Mercedes says Allison not increasing F1 involvement

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Toto Wolff says the responsibilities of Mercedes chief technical officer James Allison remain split between the manufacturer's F1 team and the INEOS Team UK America's Cup sailing team.

Allison played a key role in Mercedes' F1 success from 2017 to 2021 but stepped away from Mercedes' engineering department in July 2021, with Mike Elliott assuming the role of technical director at the Brackley squad.

However, it has been reported that Mercedes' troubles last year, which have extended to a certain degree into this season, encouraged the team to entrust Allison with a leading role in the development of its troubled F1 car.

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After the recent Australian Grand Prix, Allision led the team's post-race Q&A on its YouTube channel, a presence which perhaps signaled that the 55-year-old engineer had indeed returned to active duty with Mercedes.

But Wolff has denied the reports.

"He is not involved," said the Austrian when asked about Allison's current level of involvement.

"He plays an active role when long-term team strategies are discussed, but nowadays he devotes his time to other activities such as the America’s Cup project and other programmes aimed at innovation."

The common link between Mercedes and Allison's America's Cup engineering efforts is billionaire Sir Jim Ratcliffe, the founder and majority owner of chemical group and Mercedes sponsor INEOS.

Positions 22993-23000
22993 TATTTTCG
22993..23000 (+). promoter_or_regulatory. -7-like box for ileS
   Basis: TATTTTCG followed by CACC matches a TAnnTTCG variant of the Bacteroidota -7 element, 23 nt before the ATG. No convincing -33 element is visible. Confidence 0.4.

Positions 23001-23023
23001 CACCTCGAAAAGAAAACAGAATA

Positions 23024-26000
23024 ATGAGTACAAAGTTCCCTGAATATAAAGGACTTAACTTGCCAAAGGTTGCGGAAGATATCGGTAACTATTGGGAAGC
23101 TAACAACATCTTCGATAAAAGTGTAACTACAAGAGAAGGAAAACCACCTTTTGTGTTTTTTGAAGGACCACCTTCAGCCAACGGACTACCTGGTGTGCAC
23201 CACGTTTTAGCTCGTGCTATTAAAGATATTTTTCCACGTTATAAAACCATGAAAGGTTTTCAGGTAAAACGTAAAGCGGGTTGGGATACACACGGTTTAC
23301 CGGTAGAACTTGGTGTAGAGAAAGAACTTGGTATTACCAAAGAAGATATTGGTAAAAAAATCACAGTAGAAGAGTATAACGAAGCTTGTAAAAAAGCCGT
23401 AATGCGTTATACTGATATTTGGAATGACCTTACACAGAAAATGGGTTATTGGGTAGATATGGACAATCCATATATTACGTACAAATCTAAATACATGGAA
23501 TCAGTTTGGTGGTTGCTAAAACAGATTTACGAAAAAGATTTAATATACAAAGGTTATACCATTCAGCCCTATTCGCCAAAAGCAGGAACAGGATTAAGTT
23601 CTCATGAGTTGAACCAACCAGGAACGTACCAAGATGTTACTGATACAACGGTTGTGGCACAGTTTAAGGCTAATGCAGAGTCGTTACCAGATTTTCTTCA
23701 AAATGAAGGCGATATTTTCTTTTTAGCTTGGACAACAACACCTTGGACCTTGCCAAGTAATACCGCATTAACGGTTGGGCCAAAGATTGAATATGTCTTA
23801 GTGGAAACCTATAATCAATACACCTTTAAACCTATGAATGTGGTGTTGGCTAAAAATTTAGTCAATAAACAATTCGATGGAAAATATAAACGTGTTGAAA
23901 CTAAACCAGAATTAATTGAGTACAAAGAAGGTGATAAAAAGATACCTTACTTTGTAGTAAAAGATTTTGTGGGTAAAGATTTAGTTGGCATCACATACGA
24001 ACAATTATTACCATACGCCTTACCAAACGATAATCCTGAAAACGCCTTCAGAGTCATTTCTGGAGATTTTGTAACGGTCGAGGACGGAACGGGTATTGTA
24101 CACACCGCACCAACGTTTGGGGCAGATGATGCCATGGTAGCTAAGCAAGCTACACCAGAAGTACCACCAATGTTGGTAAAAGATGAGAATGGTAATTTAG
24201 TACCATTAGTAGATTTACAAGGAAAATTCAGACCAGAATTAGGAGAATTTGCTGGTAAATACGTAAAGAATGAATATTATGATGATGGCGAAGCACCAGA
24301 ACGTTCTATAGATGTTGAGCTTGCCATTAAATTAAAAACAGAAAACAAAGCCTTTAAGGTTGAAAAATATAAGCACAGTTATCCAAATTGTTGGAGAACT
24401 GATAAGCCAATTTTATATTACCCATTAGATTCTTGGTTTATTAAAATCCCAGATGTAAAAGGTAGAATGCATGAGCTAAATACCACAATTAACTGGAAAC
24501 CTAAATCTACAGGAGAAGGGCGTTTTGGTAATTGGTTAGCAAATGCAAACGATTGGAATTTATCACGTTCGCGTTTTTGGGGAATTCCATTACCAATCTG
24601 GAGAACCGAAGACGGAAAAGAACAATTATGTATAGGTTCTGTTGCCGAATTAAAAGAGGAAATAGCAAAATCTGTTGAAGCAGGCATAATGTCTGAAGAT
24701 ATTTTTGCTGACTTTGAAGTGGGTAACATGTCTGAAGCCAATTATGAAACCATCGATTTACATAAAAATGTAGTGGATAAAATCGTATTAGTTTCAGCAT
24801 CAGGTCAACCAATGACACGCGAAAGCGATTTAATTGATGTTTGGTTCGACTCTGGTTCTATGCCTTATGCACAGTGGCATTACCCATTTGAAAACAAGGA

Wolff made clear that solving Mercedes' complex aerodynamic issues would not be as easy as bringing back one individual to its engineering team.

"James is still very important to our organisation," Wolff stated.

"But in terms of the difficulties we have, I don’t think it’s a question of one person, as much as finding more of the right people in the roles we need."


It has also been said that Mercedes is feeling the effects of the departure back in late September 2019 of its former engineering director and technical advisor Aldo Costa, a major pillar of the championship winning team during its dominant years in F1.

"People like Aldo you don’t replace, what we did was to divide the work he did between several replacements," Wolff explained.

"Aldo was very good at structuring his succession, it was not a process that could be solved in the short term.

"We had two and a half years to be able to mould and adapt the technical department to his absence."

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